And so the overarching themes of PIXAR COCO were there from the very beginning. Gonzalez gushed about the experience working with all these amazing voice actors, directors and producer. But especially Gael Garcia Bernal, voice of Hector. Bernal comes from on-screen Golden-Globe winning acting, known for his performances in Y TU MAMA TAMBIEN and MOZART IN THE JUNGLE. Voice acting was a departure for him, though he calls it an absolute “privilege to be here.”

GAEL BARCIA BERNAL: I’m proud and lucky to be part of this, with all this great team. Me being a little part of it, being able to put forth into the world a little fable about a mythology, and a tradition that I hold very dearly. Very proud, as well, that Mexico can give this to the world, and everyone in the world can adopt this tradition, this reflection on death.

Benjamin Bratt spoke to the difficulty of portraying a larger-than-life character, Ernesto de la Cruz, with just his voice. It is an “isolating experience to be in a booth, with only three other people in the room, and with Lee giving you the lines.” The directors encouraged Bratt to draw from Latino movie/music stars the equivelant of Frank Sinatra – Pedro Infante and Jorge Negrete. And also someone quite close to him:

BENJAMIN BRATT: My own father, who’s now deceased, and who I lost touch with many years before he passed on – I lived with him in some very formative years, from 12 to about 17. And although he was quite a bit different than who Ernesto de la Cruz is, he was larger than life – 6’3”, massive frame, broad shoulders, and a booming voice, and the kind of person that no matter which room he walked into, he commanded attention. It was the kind of thing that I could draw on because it was familiar to me. So in that way, that was kind of like the lynch pin for me, with all this other stuff to create someone that enjoyed that adulation – not only enjoyed it, but they actually used it as his life’s blood.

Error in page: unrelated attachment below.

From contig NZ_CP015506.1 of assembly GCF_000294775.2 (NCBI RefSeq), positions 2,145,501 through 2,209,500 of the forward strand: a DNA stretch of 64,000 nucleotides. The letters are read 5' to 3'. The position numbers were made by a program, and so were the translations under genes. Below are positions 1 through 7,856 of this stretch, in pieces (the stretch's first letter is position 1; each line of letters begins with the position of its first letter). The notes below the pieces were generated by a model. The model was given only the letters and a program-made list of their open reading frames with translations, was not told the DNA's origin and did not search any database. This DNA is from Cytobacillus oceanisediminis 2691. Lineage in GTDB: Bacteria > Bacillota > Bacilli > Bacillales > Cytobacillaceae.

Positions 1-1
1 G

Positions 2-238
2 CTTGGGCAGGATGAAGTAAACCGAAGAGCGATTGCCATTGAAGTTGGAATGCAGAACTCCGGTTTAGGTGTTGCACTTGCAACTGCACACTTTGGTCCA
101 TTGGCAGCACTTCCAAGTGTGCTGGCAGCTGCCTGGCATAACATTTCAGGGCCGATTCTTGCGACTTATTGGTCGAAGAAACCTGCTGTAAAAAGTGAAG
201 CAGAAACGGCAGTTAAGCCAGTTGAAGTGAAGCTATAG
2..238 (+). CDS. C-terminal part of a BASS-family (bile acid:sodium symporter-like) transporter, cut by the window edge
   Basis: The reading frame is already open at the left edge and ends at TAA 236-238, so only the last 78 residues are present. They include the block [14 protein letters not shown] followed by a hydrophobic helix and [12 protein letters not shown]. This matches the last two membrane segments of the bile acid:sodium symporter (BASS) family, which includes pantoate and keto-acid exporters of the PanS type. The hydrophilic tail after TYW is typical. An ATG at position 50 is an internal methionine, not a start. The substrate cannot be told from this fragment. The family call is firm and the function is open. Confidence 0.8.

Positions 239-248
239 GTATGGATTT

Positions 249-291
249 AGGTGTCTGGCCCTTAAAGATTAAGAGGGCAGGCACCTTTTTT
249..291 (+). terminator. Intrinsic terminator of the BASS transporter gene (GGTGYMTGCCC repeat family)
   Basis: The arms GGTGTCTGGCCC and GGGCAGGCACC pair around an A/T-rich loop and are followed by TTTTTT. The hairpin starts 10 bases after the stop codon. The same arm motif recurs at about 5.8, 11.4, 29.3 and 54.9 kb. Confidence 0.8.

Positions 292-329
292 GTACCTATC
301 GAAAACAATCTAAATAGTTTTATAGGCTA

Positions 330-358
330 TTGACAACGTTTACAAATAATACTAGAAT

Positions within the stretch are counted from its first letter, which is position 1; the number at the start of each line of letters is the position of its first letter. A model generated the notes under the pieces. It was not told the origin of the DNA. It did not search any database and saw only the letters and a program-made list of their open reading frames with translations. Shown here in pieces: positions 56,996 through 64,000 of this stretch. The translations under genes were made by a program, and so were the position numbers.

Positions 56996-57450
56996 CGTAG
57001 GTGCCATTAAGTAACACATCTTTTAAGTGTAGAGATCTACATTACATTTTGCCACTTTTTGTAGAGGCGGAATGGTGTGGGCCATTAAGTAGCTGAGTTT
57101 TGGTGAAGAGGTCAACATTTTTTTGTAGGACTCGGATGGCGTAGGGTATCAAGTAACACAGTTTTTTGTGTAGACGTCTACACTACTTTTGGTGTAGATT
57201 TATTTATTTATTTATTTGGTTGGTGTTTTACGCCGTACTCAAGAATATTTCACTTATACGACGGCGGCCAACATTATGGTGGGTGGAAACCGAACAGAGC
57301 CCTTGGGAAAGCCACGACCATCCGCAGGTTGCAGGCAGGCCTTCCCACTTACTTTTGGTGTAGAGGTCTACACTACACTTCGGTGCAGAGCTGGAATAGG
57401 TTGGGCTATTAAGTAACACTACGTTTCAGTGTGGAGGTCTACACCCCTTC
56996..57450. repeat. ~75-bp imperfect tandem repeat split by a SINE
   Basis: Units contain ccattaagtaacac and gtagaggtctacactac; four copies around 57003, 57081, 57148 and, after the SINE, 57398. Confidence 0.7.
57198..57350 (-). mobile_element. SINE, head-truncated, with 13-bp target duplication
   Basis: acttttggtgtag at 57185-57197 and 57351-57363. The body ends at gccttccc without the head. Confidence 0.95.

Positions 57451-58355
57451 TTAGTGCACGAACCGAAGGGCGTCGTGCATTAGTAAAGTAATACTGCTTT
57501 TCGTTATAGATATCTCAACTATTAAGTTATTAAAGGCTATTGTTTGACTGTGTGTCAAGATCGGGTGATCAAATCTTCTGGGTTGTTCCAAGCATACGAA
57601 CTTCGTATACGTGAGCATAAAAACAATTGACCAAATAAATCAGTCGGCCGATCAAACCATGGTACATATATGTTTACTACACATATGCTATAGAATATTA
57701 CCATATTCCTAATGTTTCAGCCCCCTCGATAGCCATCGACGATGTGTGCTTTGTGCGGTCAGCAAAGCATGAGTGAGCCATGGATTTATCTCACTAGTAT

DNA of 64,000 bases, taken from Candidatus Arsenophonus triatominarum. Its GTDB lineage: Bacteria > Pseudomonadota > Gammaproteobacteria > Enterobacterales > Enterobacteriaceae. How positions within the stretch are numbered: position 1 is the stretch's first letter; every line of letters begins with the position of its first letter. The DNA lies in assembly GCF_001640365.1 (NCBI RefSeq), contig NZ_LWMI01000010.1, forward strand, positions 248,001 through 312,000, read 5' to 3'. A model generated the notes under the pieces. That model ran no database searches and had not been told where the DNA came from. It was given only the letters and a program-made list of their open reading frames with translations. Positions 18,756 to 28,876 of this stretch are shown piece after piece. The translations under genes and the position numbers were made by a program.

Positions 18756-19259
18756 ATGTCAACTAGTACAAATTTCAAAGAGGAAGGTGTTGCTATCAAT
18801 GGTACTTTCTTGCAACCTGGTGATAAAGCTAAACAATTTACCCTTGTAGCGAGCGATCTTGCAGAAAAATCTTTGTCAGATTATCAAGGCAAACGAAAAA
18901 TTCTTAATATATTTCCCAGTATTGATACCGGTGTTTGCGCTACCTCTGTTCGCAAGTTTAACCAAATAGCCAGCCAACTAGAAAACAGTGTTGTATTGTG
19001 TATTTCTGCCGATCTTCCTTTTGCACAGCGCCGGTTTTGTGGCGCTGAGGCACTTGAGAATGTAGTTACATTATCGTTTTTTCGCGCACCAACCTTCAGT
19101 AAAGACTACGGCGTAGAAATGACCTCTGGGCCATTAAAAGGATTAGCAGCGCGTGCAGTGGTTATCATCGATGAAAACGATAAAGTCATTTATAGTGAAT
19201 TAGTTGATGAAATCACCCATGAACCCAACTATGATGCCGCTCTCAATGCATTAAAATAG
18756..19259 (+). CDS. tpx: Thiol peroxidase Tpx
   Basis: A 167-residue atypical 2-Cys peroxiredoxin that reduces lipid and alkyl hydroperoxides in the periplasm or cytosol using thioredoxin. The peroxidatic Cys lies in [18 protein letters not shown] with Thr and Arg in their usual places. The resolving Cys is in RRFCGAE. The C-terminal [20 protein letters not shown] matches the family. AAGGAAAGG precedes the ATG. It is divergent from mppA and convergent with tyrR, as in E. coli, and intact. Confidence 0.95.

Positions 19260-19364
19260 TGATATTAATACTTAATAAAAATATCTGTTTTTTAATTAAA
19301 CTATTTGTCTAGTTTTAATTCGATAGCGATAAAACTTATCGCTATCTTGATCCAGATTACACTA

Edward James Olmos voices a character that is the exact opposite of Ernesto de la Cruz in Disney•Pixar’s COCO. Old, lonely and forgotten. His part is small, so Olmos did not know the full story of the film when he watched a screening at Walt Disney Studios for the first time earlier that week. When sitting down for the screening, he looked around the theater and noticed “there were maybe two Latinos in the entire room. And you could tell by body language that [everyone in the room] was kind of tired, sitting there waiting and waiting.” But the film started and the atmosphere in the room began to change.

EDWARD JAMES OLMOS: So then the story started to evolve. And by the time it got to the end, I was in heaving sobs. This really became something really profound. And so what ended up happening is that I looked around immediately, because I was in the last chair, in the back. And I looked around, and these people were all crying – everybody. Everybody was like so intensely, just trying to hold onto it, and wiping their faces, and holding on, and watching the movie. I said, “Hell, this thing just hit everybody like a ton of bricks.” And I gotta tell ya – this thing – and I told Lee this yesterday, and I told Darla, too, I said, “You have no idea what you’ve done. You won’t know for like, 15 or 20 years.”

He is speaking to the importance and connection to family. COCO is ultimately about the deep connection we all have with our ancestors. Where they came from, what they did. Olmos sums up the film beautifully: